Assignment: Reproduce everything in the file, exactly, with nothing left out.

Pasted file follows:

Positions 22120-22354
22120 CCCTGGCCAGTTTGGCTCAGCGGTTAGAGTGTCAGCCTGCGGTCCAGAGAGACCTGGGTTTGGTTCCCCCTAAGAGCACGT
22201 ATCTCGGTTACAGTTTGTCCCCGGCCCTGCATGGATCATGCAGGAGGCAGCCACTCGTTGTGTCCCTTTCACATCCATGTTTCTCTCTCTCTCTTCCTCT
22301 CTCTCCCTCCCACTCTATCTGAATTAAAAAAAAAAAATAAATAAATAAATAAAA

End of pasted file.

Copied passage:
Positions 22120-22354
22120 CCCTGGCCAGTTTGGCTCAGCGGTTAGAGTGTCAGCCTGCGGTCCAGAGAGACCTGGGTTTGGTTCCCCCTAAGAGCACGT
22201 ATCTCGGTTACAGTTTGTCCCCGGCCCTGCATGGATCATGCAGGAGGCAGCCACTCGTTGTGTCCCTTTCACATCCATGTTTCTCTCTCTCTCTTCCTCT
22301 CTCTCCCTCCCACTCTATCTGAATTAAAAAAAAAAAATAAATAAATAAATAAAA